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LAPD launches formal probe into allegations of intimidation in police gang units

Los Angeles police officials have launched a formal investigation into concerns that officers in one of the city’s most gang-plagued areas are intimidating other cops from signing a controversial financial disclosure form that is required to join the department’s anti-gang units.

So far, five officers have been removed from their field assignments at the LAPD’s 77th Street Division and will be transferred out of the area for their roles in two recent incidents.

The inquiry at the 77th Street Division comes six months after department leaders suspended anti-gang operations there and at a handful of other stations in order to rebuild units vacated entirely by officers who refused to comply with the disclosure rule.

Although department officials have made substantial progress recruiting officers to fill gaps left in gang units elsewhere, they have encountered more entrenched resistance among 77th Street officers and at one other station in South L.A.. At both, only about half of the anti-gang positions have been filled, said Deputy Chief Pat Gannon, who oversees operations in the city’s southern region.

To assess the extent of the resentment within the ranks of 77th Street officers, Gannon has formed a six-person group of investigators.

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“There are a lot of strong feelings about the financial disclosures, and people aren’t shy about sharing those feelings,” Gannon said. “That’s OK, but if people are reluctant to take the assignment because of how others are expressing themselves, we’ve got to step in and do something.”

Gannon ordered the probe after commanders learned in recent weeks of a July 7 party for 77th Street officers at a Gardena bar. At the entrance, a sign was posted that read something akin to “Anyone who signed financial disclosure not welcome,” Gannon said. The party was also billed as a “hood day” party — a term used by gangs to signify anniversary celebrations for their gangs. In a separate incident around the same time, a former 77th Street gang officer sent an email to others in the station in which he ridiculed an officer who had decided to sign the disclosure form and join the unit, Gannon said.

The disclosure policy, which is intended to help identify and deter corruption among the estimated 700 gang and narcotics officers who frequently handle cash, drugs and other contraband, has been a source of controversy since the idea was first introduced years ago. Department officials pushed the measure through in order to end years of monitoring by the federal government that followed the Rampart corruption scandal. They acted despite vigorous protests and legal challenges by police union leaders and rank-and-file officers who argued the disclosures were an invasion of privacy and would be useless in catching rogue cops.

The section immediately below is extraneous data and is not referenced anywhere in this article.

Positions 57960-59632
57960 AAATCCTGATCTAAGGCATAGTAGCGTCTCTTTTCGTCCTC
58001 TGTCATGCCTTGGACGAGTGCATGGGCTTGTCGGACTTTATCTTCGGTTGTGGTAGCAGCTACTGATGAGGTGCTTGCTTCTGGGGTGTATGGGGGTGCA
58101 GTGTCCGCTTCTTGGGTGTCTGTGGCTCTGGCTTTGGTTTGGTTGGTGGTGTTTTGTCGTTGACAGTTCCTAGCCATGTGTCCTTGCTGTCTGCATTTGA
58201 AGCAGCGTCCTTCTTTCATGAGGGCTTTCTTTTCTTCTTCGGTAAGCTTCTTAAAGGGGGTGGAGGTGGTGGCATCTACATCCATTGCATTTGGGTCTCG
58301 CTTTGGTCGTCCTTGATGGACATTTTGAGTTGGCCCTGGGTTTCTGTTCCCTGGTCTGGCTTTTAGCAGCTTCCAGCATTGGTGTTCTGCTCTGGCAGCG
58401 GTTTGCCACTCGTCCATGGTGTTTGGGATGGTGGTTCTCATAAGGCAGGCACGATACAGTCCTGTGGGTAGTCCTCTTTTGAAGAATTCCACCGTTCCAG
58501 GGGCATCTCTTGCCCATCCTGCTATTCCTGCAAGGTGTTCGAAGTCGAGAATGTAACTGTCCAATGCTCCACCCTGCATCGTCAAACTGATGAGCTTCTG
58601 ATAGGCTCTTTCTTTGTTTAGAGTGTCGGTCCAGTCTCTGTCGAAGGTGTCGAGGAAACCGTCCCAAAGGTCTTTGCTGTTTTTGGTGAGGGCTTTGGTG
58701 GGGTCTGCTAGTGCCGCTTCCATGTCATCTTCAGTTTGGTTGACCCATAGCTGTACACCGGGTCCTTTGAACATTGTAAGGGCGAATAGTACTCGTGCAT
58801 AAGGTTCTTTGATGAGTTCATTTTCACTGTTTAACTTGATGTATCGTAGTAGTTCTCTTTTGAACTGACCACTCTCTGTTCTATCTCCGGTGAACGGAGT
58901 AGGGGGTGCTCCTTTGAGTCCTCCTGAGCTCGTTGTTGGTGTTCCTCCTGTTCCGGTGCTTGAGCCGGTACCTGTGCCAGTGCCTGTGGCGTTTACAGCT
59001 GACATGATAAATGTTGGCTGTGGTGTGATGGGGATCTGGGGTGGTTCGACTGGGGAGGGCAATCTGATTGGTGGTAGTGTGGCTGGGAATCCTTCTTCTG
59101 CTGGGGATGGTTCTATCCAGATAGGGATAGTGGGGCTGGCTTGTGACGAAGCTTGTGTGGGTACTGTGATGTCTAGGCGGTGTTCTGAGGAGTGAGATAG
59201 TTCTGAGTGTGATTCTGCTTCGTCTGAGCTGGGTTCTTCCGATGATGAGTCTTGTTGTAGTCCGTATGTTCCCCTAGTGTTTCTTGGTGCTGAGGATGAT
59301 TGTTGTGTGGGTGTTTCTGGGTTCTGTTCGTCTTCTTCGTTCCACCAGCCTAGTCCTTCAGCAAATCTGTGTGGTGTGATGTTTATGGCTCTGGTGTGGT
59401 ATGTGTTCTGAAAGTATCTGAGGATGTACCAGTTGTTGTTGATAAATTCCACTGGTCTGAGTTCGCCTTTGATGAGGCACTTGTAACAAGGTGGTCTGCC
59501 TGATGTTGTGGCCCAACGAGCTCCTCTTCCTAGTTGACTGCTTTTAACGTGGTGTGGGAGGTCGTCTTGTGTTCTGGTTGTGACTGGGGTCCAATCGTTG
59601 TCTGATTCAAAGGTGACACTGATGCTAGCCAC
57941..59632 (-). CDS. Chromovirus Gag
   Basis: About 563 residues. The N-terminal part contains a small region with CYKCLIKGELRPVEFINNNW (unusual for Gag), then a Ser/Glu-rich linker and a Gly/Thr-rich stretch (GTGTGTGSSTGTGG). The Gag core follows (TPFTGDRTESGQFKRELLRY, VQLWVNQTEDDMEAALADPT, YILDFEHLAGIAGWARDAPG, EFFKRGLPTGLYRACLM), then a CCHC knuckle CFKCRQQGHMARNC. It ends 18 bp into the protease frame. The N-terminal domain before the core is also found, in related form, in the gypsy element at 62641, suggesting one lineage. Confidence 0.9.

Under the terms of the policy, officers must periodically report outside income, real estate holdings, stocks and other assets. They also have to report the size of bank accounts and debts, including mortgages and credit cards. And the disclosures apply to any financial holdings a cop shares with family members and business partners.

The disclosure plan, which was adopted in 2009, gave officers who were already assigned to the affected units until the end of March of this year to abide by the new rules or be moved back to regular patrol assignments. Few narcotics officers objected, and most gang officers complied. However, all but one of the roughly 80 gang officers in the department’s 77th, Southeast, Northeast and Hollenbeck divisions — areas that are home to some of the city’s most violent and active gangs — refused. Likewise, all members of smaller gang teams in Van Nuys and Devonshire said they would not adhere to the policy.

Needing time to recruit new officers before summer, when gang crime traditionally spikes, and wanting to avoid tension between outgoing and incoming officers, LAPD Chief Charlie Beck gave the go-ahead in February to shut these anti-gang units down. At the time, Beck, Gannon and others said they would not tolerate any attempts by officers to dissuade officers from joining.

The email and party incidents are the first problems to come to the attention of supervisors, Gannon said. And though they may have been meant as jokes and not explicit attempts to intimidate, Gannon said there was no room for leniency. “Some people are saying these incidents were just gallows humor,” Gannon said. “Well, it isn’t a joke to me. We can’t mess around with this.”

The five officers who are being transferred include a lieutenant who was at the party and did not object to the “hood day” references or the financial disclosure sign, Gannon said. Formal discipline investigations have been opened and, depending on the findings, the officers could face further punishments.

Operating at half-strength has not had a discernible impact on anti-gang operations at 77th Street station. So far this year, gang crime in the area is down more than 20% over the same period in 2010, according to department figures. However, a recent spate of gang-related shootings in South L.A. — including 14 over the Fourth of July weekend — demonstrates how quickly violence can spiral out of control in the area.

joel.rubin@latimes.com

andrew.blankstein@latimes.com


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